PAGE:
However, if you believe that your baby has symptoms of GERD, you will want to consult with your pediatrician about a treatment plan. In the case of your baby's sleep though, if you are able to alleviate the GERD symptoms, they should sleep better too!
Carrying your baby on your shoulder while walking them around the house can provide a gentle movement to lull a baby to sleep. It helps if you walk at a slow and consistent pace, and in an area that is dark and not very stimulating. This can be especially helpful for small babies, that are used to the movement of the mother's body while they were in the womb.
Walking to sleep worked well most of the time with River while she was small, especially for naps. This method seemed to work better for Gary than it did for me, perhaps because he is stronger and able to carry our little one for a longer amount of time.
Similar to walking, rocking the baby to sleep is a tried and true method that makes a rocking chair a must-have for any nursery. The gentle rocking motion can help to lull your baby to sleep.
When my toddler was tiny, this was my go to for getting her to go to sleep. Usually, I would nurse her in the rocking chair before bedtime, usually singing or humming softly to her to get her to go to sleep. Many times, she would go to sleep in my arms.
Pushing in the Stroller or Car Ride
Both of these work on the same premise of the previous two; that your baby will be lulled to sleep by the gentle motion. With my older daughter, she went to sleep easily in the car, so there were nights that I would drive her around the block a few times to get her to go to sleep.
My toddler, on the other hand, hated the car. So, sometimes if she was having a difficult time going to sleep, we would push her around the house in the baby buggy. (No need to go outside unless you like it better!) Sometimes that would put her to sleep.
Put them on top of the washing machine.
I read this somewhere and never tried it. Supposedly, it is the same type of motion as riding into the car, only you don't have to drive around the block 300 times. To me it sounded really dangerous, so the verdict is out on that one. I suppose you can strap them into the car seat so they don't fall?
Still, since there are other, safer methods to create the motion feeling for your baby, I would try one of those instead!
Especially for newborns, nursing to sleep comes easily, and will often happen without your trying. You may have read that this is bad, or will cause unnecessary "sleep associations" which will have to be broken later. However, it is honestly one of the easiest ways to get a baby to go to sleep, in my experience.
Babies will also tend to go to sleep easily with a bottle (if they are bottle fed) or a pacifier. The sucking reflex is calming, and helps to lull them to sleep.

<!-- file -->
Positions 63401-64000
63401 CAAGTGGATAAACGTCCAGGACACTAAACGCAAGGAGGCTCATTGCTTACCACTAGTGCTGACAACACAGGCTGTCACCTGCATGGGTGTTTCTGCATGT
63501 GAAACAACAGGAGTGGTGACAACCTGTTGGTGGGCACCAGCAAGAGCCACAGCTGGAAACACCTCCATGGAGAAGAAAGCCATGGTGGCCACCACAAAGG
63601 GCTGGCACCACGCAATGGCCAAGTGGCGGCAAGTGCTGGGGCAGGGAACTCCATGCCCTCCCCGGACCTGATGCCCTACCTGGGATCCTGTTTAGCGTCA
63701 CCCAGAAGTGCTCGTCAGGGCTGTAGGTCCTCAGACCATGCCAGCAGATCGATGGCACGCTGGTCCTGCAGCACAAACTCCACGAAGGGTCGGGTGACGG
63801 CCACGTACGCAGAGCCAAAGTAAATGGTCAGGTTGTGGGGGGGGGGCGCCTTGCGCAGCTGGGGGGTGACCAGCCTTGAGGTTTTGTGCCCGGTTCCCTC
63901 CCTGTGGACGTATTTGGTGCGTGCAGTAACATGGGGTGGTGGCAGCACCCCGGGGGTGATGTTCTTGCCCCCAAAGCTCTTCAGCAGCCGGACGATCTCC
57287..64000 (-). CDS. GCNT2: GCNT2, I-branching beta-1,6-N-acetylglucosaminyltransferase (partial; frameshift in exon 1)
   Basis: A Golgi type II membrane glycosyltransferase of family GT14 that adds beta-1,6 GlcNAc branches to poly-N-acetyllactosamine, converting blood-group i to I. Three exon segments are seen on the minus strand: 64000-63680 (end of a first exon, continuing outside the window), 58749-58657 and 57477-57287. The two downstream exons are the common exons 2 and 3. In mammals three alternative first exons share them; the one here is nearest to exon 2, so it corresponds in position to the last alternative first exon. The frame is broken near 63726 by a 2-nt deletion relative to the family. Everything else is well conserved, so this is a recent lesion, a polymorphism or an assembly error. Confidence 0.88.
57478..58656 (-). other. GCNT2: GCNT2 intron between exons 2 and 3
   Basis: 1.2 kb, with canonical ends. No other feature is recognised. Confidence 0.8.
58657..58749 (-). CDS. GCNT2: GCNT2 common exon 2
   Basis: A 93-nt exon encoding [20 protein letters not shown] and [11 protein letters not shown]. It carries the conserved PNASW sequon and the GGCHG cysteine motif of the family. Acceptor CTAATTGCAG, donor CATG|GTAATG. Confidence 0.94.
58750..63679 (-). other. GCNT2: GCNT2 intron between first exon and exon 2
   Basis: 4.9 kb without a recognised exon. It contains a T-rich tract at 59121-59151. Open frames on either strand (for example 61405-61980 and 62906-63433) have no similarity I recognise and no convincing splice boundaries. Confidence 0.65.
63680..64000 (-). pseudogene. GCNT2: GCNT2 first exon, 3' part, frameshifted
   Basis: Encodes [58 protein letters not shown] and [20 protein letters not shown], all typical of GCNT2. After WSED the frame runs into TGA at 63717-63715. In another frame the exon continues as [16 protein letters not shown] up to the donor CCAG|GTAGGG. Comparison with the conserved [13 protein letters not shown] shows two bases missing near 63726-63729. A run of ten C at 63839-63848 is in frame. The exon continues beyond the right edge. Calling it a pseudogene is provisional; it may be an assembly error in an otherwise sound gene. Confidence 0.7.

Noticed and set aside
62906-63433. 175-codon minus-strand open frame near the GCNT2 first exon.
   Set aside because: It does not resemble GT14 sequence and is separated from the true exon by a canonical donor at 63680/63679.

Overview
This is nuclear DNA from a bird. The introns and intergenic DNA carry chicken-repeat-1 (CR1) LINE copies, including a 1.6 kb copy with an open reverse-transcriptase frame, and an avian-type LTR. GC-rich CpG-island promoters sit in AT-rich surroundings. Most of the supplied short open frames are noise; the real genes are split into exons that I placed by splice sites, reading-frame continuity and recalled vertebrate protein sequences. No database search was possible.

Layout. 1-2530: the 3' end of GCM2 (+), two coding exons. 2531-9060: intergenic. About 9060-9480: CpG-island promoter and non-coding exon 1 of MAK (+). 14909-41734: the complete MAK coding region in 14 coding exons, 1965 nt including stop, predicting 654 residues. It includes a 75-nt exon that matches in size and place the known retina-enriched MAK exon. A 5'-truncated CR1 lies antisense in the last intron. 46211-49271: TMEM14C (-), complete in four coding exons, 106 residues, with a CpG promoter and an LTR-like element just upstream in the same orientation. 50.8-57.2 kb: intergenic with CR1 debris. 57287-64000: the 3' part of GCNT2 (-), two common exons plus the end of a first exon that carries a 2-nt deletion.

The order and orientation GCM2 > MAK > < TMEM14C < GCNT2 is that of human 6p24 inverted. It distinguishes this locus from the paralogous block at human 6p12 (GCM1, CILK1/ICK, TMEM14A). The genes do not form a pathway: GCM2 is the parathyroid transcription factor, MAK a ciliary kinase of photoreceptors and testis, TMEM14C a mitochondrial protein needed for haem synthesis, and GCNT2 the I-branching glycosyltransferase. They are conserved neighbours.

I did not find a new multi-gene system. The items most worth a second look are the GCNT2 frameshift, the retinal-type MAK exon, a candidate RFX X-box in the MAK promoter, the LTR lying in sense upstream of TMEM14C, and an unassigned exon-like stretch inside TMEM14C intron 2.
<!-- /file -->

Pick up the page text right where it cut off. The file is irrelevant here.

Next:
If you let your baby have a bottle at bedtime, keep in mind that you do need to take the bottle out of your baby's mouth, vs letting them hold it all night, because the milk can pool in their mouth and cause tooth decay. One way that I found to avoid this issue with my littles was by substituting a bottle of water for milk, once they started getting teeth. It will provide the same relaxing sucking reflex, but without the problems for their teeth.
Singing a baby to sleep can be combined with any of the other above methods also. Babies are attuned to their caregivers voices, and will be soothed by knowing that mom or dad is near.
According to NAEYC, "When you sing to your baby, they bond with you and your voice. Singing makes yours the first and most important voice in her life. Your baby learns that you LOVE him!"
Since singing signals love to your baby, it is easy to use your voice to lull them to sleep, by helping them to feel calm and peaceful.
Bedtime stories are great for a similar reason to singing, because with young babies it can help lull them to sleep because of the familiar voice.
Also, according to Brightly, "Reading to kids at bedtime serves many functions. Language and literacy development are obvious benefits. But reading also gives kids a time for physical closeness with parents, which serves as a sort of emotional security check-in. It gives older kids an opportunity to soften their defenses and talk about things that might be troubling them. Bedtime reading also provides a point of focus and distraction, away from the day’s activities and frustrations, allowing the body’s fatigue to take over and bring the child closer to sleep. Even in young babies, this point of focus helps them to filter out the stimulating world around them and relax.
Because bedtime reading happens when the child is tired and relaxed, it becomes associated with those feelings. Over time, bedtime reading actually triggers and enhances the sleepiness and relaxation because of that association. With repetition, bedtime reading becomes a very powerful sleep cue."
These are all excellent reasons to use a bedtime story with your baby to help them to go to sleep.
Many of us grew up taking a bath every night before bed ourselves, to wash off all the dirt from playing outside all day. Until I started doing self care activities, it never occurred to me that there was an actual reason (other than being dirty!) to take a bath at the beginning of the nighttime routine.
According to Johnson and Johnson wellness, "Few activities can be as soothing as taking a bath—and that’s especially true for little ones. After coming out of a warm bath, a baby's body temperature starts to cool, which can help your infant fall asleep more easily."
Baths can be very soothing, so it is a great start to the bedtime routine!